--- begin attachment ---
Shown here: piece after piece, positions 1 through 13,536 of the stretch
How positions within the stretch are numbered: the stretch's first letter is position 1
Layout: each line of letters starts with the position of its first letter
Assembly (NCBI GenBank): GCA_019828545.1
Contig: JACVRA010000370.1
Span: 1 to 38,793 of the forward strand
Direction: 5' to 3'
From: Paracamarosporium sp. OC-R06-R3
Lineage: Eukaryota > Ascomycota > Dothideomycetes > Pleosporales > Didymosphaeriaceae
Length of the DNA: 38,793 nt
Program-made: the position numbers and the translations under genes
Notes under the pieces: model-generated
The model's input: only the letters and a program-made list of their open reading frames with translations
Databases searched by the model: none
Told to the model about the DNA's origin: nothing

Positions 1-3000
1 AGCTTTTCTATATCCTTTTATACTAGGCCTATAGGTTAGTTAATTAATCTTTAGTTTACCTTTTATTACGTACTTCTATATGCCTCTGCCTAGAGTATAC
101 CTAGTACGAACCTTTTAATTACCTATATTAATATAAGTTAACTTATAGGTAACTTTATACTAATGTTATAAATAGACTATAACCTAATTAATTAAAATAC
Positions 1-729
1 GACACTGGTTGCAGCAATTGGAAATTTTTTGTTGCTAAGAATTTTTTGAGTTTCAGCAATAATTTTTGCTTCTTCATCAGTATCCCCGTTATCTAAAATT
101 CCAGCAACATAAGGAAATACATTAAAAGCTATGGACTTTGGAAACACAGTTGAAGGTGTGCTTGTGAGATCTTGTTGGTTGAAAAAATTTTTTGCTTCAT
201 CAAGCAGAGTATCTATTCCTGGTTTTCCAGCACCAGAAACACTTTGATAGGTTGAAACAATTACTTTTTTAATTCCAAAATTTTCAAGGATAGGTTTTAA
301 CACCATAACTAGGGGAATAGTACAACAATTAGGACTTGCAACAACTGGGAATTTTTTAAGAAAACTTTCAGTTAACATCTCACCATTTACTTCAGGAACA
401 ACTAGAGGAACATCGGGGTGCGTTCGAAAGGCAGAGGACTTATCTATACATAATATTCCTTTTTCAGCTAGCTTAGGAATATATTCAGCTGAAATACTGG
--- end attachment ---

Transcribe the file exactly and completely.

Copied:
Shown here: piece after piece, positions 1 through 13,536 of the stretch
How positions within the stretch are numbered: the stretch's first letter is position 1
Layout: each line of letters starts with the position of its first letter
Assembly (NCBI GenBank): GCA_019828545.1
Contig: JACVRA010000370.1
Span: 1 to 38,793 of the forward strand
Direction: 5' to 3'
From: Paracamarosporium sp. OC-R06-R3
Lineage: Eukaryota > Ascomycota > Dothideomycetes > Pleosporales > Didymosphaeriaceae
Length of the DNA: 38,793 nt
Program-made: the position numbers and the translations under genes
Notes under the pieces: model-generated
The model's input: only the letters and a program-made list of their open reading frames with translations
Databases searched by the model: none
Told to the model about the DNA's origin: nothing

Positions 1-3000
1 AGCTTTTCTATATCCTTTTATACTAGGCCTATAGGTTAGTTAATTAATCTTTAGTTTACCTTTTATTACGTACTTCTATATGCCTCTGCCTAGAGTATAC
101 CTAGTACGAACCTTTTAATTACCTATATTAATATAAGTTAACTTATAGGTAACTTTATACTAATGTTATAAATAGACTATAACCTAATTAATTAAAATAC
Positions 1-729
1 GACACTGGTTGCAGCAATTGGAAATTTTTTGTTGCTAAGAATTTTTTGAGTTTCAGCAATAATTTTTGCTTCTTCATCAGTATCCCCGTTATCTAAAATT
101 CCAGCAACATAAGGAAATACATTAAAAGCTATGGACTTTGGAAACACAGTTGAAGGTGTGCTTGTGAGATCTTGTTGGTTGAAAAAATTTTTTGCTTCAT
201 CAAGCAGAGTATCTATTCCTGGTTTTCCAGCACCAGAAACACTTTGATAGGTTGAAACAATTACTTTTTTAATTCCAAAATTTTCAAGGATAGGTTTTAA
301 CACCATAACTAGGGGAATAGTACAACAATTAGGACTTGCAACAACTGGGAATTTTTTAAGAAAACTTTCAGTTAACATCTCACCATTTACTTCAGGAACA
401 ACTAGAGGAACATCGGGGTGCGTTCGAAAGGCAGAGGACTTATCTATACATAATATTCCTTTTTCAGCTAGCTTAGGAATATATTCAGCTGAAATACTGG